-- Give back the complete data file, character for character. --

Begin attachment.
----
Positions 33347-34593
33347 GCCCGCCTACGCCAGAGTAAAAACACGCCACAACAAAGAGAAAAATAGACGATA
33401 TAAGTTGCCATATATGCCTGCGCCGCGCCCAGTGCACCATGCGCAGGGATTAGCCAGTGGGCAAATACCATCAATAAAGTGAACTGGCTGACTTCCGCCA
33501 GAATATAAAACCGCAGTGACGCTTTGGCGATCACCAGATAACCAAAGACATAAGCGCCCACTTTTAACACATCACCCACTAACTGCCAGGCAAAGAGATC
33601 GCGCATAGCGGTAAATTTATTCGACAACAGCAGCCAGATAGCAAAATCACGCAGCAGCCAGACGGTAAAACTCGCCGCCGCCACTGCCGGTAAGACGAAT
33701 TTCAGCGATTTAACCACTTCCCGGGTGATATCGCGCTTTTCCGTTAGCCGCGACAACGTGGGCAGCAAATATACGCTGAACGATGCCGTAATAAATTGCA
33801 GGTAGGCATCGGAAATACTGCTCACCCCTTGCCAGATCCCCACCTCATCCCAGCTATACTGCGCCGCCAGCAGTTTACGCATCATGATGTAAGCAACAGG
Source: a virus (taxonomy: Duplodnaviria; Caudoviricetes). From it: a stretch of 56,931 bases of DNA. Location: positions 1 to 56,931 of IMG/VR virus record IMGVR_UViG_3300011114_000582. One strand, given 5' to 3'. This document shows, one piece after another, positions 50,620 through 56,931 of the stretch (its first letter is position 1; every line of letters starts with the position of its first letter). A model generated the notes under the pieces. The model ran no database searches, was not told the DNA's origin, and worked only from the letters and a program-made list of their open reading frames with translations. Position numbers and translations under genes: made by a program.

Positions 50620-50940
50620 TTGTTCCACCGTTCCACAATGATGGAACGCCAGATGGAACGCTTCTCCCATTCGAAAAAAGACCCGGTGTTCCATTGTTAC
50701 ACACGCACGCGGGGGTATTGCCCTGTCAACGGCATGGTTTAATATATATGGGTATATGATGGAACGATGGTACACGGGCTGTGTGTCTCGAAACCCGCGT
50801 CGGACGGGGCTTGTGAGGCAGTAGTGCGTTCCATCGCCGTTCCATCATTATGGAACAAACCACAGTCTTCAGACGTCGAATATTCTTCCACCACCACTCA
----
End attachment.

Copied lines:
Positions 33347-34593
33347 GCCCGCCTACGCCAGAGTAAAAACACGCCACAACAAAGAGAAAAATAGACGATA
33401 TAAGTTGCCATATATGCCTGCGCCGCGCCCAGTGCACCATGCGCAGGGATTAGCCAGTGGGCAAATACCATCAATAAAGTGAACTGGCTGACTTCCGCCA
33501 GAATATAAAACCGCAGTGACGCTTTGGCGATCACCAGATAACCAAAGACATAAGCGCCCACTTTTAACACATCACCCACTAACTGCCAGGCAAAGAGATC
33601 GCGCATAGCGGTAAATTTATTCGACAACAGCAGCCAGATAGCAAAATCACGCAGCAGCCAGACGGTAAAACTCGCCGCCGCCACTGCCGGTAAGACGAAT
33701 TTCAGCGATTTAACCACTTCCCGGGTGATATCGCGCTTTTCCGTTAGCCGCGACAACGTGGGCAGCAAATATACGCTGAACGATGCCGTAATAAATTGCA
33801 GGTAGGCATCGGAAATACTGCTCACCCCTTGCCAGATCCCCACCTCATCCCAGCTATACTGCGCCGCCAGCAGTTTACGCATCATGATGTAAGCAACAGG
Source: a virus (taxonomy: Duplodnaviria; Caudoviricetes). From it: a stretch of 56,931 bases of DNA. Location: positions 1 to 56,931 of IMG/VR virus record IMGVR_UViG_3300011114_000582. One strand, given 5' to 3'. This document shows, one piece after another, positions 50,620 through 56,931 of the stretch (its first letter is position 1; every line of letters starts with the position of its first letter). A model generated the notes under the pieces. The model ran no database searches, was not told the DNA's origin, and worked only from the letters and a program-made list of their open reading frames with translations. Position numbers and translations under genes: made by a program.

Positions 50620-50940
50620 TTGTTCCACCGTTCCACAATGATGGAACGCCAGATGGAACGCTTCTCCCATTCGAAAAAAGACCCGGTGTTCCATTGTTAC
50701 ACACGCACGCGGGGGTATTGCCCTGTCAACGGCATGGTTTAATATATATGGGTATATGATGGAACGATGGTACACGGGCTGTGTGTCTCGAAACCCGCGT
50801 CGGACGGGGCTTGTGAGGCAGTAGTGCGTTCCATCGCCGTTCCATCATTATGGAACAAACCACAGTCTTCAGACGTCGAATATTCTTCCACCACCACTCA